There are many different types of felonies recognized in the state of Illinois. The most serious is a Class X felony – and it can result in a long prison sentence.
A Chicago man recently pled guilty to an armed robbery that will now put him in jail for 20 years. Why so long? Because armed robbery is a Class X felony in the state. He could have served up to 30 years for his crime under the penalty range.
Citizens need to be aware of Class X felonies – what they are, the penalties associated, and other factors that can tack on even more time to a sentence. After all, you don’t want to go to jail for the rest of your life for a crime you weren’t aware could be punished so harshly.
Class X Felonies in Illinois
There are several crimes that are always classified as Class X in Illinois courts. Some of the most common include drug crimes, armed robbery, child pornography (and related offenses), and predatory criminal sexual assault. Learn more about each below.
Serious drug crimes in this state are Class X felonies and include charges for illegal activities like:
- Possession of cocaine with the intent to deliver or manufacture
- Participating in the manufacturing of methamphetamines
- Possession of more than 5000 grams of cannabis with the intent to deliver
- Engaging in a criminal drug conspiracy as a part of a gang
When one person knowingly takes property from another with the use of force or threatening force and uses a dangerous weapon or firearm during the crime, then they can be charged with a Class X felony.
Child Pornography and Related Offenses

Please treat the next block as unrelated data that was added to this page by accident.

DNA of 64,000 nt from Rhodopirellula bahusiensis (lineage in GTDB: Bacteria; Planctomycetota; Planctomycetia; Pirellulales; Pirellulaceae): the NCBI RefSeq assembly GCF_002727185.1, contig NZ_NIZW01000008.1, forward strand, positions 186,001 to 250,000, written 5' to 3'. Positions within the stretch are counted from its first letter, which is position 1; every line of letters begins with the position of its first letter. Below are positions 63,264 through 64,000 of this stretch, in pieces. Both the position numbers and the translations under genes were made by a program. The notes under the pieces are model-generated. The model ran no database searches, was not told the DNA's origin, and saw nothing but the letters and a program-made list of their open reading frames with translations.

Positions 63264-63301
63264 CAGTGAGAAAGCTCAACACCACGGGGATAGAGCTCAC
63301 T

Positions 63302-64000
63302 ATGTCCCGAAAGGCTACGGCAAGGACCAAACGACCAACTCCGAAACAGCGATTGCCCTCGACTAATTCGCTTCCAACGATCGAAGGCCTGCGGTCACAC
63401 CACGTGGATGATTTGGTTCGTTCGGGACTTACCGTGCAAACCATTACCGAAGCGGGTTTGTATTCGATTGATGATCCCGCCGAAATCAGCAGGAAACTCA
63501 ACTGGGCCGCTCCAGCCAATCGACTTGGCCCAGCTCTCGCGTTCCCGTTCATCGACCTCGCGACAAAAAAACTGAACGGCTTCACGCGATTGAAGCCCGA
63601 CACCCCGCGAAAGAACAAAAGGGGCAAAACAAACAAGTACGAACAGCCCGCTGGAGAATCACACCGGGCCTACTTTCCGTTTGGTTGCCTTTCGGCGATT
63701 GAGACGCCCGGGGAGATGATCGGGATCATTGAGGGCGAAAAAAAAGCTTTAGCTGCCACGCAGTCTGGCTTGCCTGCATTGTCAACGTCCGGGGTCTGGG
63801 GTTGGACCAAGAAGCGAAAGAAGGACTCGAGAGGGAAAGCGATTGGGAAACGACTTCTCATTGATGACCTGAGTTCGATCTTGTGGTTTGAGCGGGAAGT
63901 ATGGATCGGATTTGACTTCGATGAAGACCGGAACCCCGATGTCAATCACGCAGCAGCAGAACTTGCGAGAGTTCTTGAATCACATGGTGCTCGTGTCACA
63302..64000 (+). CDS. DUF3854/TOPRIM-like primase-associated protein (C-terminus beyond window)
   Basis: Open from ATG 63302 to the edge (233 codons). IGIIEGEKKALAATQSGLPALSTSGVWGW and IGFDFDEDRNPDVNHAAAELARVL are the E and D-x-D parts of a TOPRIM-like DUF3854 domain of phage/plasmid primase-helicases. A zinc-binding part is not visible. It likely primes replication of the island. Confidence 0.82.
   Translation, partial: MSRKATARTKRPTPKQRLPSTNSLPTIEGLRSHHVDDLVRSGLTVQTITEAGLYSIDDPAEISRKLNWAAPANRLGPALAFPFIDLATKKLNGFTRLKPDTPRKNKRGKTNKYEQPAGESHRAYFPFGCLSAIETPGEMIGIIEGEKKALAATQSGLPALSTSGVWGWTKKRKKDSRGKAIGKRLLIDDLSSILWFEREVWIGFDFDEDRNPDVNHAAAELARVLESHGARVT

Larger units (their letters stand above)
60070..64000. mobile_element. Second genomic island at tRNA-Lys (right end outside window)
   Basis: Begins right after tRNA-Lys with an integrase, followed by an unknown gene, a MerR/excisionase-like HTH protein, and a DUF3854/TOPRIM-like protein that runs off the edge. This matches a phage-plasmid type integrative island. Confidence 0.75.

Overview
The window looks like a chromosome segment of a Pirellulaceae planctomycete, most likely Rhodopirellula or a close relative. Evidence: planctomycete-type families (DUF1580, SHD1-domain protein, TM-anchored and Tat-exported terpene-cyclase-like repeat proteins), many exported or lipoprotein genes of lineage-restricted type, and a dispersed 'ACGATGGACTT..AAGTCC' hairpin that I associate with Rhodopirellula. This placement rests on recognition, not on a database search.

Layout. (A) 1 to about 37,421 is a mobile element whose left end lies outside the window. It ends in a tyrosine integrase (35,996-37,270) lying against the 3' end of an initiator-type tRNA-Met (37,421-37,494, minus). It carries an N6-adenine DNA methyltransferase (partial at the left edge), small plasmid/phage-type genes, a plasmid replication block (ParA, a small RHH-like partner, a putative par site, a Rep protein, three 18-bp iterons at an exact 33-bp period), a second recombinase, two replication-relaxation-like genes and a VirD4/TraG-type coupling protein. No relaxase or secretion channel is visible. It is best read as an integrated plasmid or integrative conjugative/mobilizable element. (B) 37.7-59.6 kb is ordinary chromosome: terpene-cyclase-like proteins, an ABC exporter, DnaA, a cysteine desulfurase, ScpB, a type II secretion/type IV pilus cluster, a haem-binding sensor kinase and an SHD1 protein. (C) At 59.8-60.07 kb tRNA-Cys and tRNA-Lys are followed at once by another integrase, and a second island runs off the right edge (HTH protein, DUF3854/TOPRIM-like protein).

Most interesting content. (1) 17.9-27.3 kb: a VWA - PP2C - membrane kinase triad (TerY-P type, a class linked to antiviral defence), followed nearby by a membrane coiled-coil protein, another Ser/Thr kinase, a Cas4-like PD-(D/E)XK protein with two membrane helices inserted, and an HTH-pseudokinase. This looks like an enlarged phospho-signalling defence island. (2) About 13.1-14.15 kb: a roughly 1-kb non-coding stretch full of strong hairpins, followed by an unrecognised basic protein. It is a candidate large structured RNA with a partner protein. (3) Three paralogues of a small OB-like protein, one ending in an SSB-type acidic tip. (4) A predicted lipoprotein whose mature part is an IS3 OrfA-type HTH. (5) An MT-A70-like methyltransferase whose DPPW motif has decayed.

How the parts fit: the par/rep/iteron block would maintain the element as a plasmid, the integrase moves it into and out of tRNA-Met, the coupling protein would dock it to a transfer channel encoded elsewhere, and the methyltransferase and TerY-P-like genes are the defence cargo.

Often, a Class X felony is charged in child pornography offenses that contain movies and videos of a child engaged in a sexual act. Not only do those found guilty of these crimes face a harsh prison sentence and fines, but must register on the Illinois Sex Offender registry for life, as well.
Predatory Criminal Sexual Assault
If a person older than 17 commits an act involving sexual contact with a victim 12 years old or younger, then it is considered predatory criminal sexual assault and is a Class X felony.
Second Conviction of Criminal Sexual Assault
If someone is convicted of criminal sexual assault, also known as rape, for a second time, then it is considered a Class X felony.
Aggravated kidnapping, aggravated arson, aggravated battery of a child, home invasion, and aggravated vehicular hijacking are also considered Class X crimes.
Sentencing Guidelines for Class X Felonies
In an Illinois case involving a Class X felony, a judge cannot sentence the defendant to probation or condition release. They must be sentenced to a term in prison. Class X felony sentencing must meet the following guidelines:
- Minimum of 6 years and a maximum of 30 years, or between 30 and 60 years for an extended term, in prison
- Three years of mandatory supervised release
Aggravating Factors in Class X Felonies
As if Class X felonies and their punishments weren’t steep enough, they can get worse. If certain aggravating factors are present in the case, then it may add up to 30 years onto a sentence. Factors that are considered aggravating include:
- An offense against someone over the age of 60
- An offense against someone with a disability
- An extensive criminal history
- If the defendant threatened or caused serious harm to the victim
- If the crime was motivated by the gender, sexual orientation, color, race, or national origin of the victim
Class X felonies are serious. If you’re charged with a crime of this magnitude, then you must understand them so you can mount a defense. If you have questions about the Class X felony charges you are facing, reach out for answers from a Chicago criminal defense attorney you can trust!
About the Author
Sami Azhari has been working as a lawyer since 2007, after receiving his Juris Doctor from the Michigan State University College of Law. He has handled numerous state and federal cases and is known throughout the Chicago and Rolling Meadows area for providing his clients with high-quality, skilled representation. He has been recognized by Avvo (2013 and 2018), SuperLawyers (2015-2020), The National Trial Lawyers, and other notable organizations, and has spoken at a number of legal conferences.